This time of the year presents many changes as we transition from Summer to the Autumn and Winter months.

One of the most notable changes is with the climate as the weather gets cooler and we start to see the sun less and less during the day.

This can lead to some of us experiencing symptoms of Seasonal Affective Disorder (S.A.D.), which is a type of depression, according to Eleanor Snitka who's the Outreach Manager and Support Worker for the Mood Disorders Association of Manitoba in the Parkland Region. "Symptoms can be very much the same as regular depression... our internal clock is sort of programmed that when the sun comes up, when the lights go on, we wake up. When the sun goes down, we go to sleep, but if the sun doesn't come up, we can stay asleep for a long time", explained Snitka.

This extra sleep and fatigue can lead to negative moods and withdrawal from society, which becomes part of a cycle of sadness and loneliness, among other negative feelings. "It's kind of a vicious circle, but those are often the signs we have", Snitka commented.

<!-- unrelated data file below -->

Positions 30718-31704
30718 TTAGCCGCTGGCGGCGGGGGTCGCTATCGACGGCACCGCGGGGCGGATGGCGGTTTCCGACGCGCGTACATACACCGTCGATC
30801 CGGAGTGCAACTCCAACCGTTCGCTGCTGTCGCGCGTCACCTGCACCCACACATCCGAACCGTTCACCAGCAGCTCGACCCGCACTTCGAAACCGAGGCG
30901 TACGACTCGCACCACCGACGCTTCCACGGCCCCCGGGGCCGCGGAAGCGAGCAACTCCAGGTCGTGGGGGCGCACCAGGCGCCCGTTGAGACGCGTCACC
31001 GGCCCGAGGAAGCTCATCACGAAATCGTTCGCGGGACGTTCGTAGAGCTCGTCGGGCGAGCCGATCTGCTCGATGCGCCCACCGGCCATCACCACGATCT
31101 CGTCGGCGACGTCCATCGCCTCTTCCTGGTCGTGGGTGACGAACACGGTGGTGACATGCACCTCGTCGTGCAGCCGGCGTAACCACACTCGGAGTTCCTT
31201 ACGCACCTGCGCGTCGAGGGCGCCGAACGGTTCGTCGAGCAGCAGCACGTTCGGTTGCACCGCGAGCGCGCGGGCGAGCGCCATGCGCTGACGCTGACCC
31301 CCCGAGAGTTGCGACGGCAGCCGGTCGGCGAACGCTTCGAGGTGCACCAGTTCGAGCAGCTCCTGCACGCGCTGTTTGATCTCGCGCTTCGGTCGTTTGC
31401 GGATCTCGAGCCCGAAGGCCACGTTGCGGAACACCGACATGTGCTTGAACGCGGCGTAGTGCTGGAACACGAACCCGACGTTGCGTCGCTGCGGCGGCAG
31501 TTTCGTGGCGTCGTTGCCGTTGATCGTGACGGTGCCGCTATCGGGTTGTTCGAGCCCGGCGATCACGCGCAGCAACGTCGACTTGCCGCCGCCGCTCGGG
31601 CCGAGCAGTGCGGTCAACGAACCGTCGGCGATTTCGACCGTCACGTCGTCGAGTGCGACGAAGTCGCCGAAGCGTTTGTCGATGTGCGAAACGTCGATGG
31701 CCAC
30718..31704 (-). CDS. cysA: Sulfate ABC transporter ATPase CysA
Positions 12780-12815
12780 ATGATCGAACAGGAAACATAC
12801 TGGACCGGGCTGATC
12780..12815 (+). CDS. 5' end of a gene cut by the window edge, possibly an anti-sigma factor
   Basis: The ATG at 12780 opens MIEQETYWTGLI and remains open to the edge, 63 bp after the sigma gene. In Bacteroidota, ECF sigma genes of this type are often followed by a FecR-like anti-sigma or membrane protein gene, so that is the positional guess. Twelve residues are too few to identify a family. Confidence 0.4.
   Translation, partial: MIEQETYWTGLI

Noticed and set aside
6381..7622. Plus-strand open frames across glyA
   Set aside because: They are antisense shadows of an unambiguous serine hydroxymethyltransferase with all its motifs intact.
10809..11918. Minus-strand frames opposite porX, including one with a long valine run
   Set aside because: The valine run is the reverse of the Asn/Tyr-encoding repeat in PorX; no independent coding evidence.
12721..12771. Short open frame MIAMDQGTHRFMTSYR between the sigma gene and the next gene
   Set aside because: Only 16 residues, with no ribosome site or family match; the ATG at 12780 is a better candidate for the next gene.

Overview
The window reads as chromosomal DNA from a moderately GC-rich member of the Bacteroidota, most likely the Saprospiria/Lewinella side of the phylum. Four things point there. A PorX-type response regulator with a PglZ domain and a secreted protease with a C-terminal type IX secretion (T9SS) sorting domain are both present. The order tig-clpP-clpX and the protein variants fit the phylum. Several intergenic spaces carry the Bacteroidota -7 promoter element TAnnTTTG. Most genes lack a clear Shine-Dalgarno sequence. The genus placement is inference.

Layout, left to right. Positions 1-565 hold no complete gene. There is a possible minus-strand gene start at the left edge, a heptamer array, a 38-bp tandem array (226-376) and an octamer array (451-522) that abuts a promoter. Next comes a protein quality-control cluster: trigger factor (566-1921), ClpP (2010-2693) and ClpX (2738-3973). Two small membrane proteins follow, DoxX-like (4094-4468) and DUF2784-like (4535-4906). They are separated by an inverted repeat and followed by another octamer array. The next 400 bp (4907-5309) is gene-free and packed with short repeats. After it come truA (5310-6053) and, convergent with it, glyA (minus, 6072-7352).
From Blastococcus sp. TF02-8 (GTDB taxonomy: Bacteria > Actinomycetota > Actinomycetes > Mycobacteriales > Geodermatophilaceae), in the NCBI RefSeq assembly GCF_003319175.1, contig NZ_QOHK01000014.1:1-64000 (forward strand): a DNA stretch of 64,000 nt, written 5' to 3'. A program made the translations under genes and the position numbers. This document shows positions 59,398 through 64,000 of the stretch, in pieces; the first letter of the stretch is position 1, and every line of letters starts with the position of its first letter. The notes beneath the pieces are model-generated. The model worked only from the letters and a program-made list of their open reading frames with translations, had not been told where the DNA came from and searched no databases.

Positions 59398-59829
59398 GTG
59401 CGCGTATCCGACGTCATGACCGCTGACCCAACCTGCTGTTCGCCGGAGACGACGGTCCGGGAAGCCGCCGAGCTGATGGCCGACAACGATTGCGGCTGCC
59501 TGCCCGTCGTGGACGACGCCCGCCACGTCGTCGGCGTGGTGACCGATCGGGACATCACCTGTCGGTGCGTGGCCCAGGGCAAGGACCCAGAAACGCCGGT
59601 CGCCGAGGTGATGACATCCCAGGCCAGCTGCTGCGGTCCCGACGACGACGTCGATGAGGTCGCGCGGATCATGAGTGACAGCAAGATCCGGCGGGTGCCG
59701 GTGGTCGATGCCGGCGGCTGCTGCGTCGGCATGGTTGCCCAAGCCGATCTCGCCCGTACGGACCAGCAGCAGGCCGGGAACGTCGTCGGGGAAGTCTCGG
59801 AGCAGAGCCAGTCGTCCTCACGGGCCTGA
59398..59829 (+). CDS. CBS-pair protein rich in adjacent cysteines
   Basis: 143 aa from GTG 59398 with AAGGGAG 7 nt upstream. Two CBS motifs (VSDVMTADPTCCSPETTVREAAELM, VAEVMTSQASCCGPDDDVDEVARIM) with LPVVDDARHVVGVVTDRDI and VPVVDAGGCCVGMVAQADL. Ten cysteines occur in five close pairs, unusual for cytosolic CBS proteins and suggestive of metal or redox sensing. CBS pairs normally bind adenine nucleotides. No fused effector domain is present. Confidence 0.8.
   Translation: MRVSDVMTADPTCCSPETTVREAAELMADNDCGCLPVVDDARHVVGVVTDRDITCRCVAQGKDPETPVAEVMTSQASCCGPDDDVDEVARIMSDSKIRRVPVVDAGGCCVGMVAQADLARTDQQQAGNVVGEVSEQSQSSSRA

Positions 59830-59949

According to Snitka, four times as many women experience Seasonal Affective Disorder than men, and usually between the ages of 20 and 50. This could be because of the different hormones in men and women, or the tendency of men to speak less about what's bothering them. 

If you know or live with someone who experiences S.A.D, Snitka says one of the best things to do is be someone who is empathic, understanding, and there for them. The Mood Disorders Association of Mantioba also has some support groups that run in Dauphin and Ste. Rose. You can also rent or buy S.A.D. lamps which are designed to replicate sunlight, and you only need to use one for about 30 minutes a day. The Dauphin Friendship Centre and the Dauphin Senior Centre both have lamps available for individuals to try out.  

For more information and resources, head over to the Mood Disorders Association of Manitoba's website.